Kelly's Directory 1939
Warleggan is a parish and village, on the Temple stream,
5 miles north-east from Bodmin Road station on the Great
Western railway and 6 easy-by-north from Bodmin, in the
Bodmin division of the county, hundred and petty sessional division of West, rural district of Liskeard,
county court district, rural deanery and archdeaconry of
Bodmin and diocese of Truro. The church of St.
Bartholomew is an ancient building of stone, in the
Perpendicular style, consisting of chancel, nave, south
porch and a western tower containing one bell: there are
150 sittings. The register dates from the year 1540. The
living is a rectory, net yearly value £300, including 22
acres of glebe, with residence, in the gift of the
Diocesan Board of Patronage, and held since 1931 by the
Rev. Frederick William Densham, of St Stephen’s House,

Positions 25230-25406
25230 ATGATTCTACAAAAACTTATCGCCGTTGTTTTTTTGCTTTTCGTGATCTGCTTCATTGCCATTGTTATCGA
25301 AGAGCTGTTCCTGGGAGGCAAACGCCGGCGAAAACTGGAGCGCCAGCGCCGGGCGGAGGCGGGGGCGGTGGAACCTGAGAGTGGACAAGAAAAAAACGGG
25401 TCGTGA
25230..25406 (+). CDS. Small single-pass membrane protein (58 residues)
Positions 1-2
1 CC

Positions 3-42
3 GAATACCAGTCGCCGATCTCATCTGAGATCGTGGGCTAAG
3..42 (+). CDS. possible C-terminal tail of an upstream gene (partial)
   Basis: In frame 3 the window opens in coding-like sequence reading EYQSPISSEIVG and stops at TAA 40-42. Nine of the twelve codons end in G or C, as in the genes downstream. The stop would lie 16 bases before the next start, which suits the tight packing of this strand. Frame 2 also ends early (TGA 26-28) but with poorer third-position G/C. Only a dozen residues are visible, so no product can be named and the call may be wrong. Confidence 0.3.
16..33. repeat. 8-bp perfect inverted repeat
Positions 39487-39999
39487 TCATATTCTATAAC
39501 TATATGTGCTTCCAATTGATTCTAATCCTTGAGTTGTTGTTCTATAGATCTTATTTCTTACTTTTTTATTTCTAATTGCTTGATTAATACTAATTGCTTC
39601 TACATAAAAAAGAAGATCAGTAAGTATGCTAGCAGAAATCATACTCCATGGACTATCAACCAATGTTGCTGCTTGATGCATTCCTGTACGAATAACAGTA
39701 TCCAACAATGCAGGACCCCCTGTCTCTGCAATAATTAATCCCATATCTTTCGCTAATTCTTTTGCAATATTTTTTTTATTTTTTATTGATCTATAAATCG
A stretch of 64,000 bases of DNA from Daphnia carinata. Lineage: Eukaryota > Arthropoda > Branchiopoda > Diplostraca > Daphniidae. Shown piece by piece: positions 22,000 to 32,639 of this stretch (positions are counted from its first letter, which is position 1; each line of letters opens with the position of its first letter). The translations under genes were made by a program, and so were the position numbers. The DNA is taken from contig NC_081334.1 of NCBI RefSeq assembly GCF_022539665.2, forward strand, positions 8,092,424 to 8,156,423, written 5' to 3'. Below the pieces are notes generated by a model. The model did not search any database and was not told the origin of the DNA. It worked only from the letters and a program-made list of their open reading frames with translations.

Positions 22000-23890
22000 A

Oxford, and B.A. of London University. There are two
Methodist chapels here. Lord Vivian D.S.O., T.D., D.L.,
J.P. who is lord of the manor, and C.R. Skynner esq. are
the chief landowners. Warleggan is noted for its
wonderful scenery. It slopes from the moors on the north
from a height of 700 feet down to the richly wooded
banks of the Fowey in the famous Glynn Valley on the
south and is bounded on the east by the Warleggan river.
The rivers are noted for the extraordinary runs of
salmon peel in the summer. The soil is peat and clayey
loam; the subsoil is part granite and part clay-slate.
The chief crops are barley and oats, and some wheat. The
area is 2,157 acres of land and 6 of water; population
in 1931, 168.
Contributed by Pauline Pickup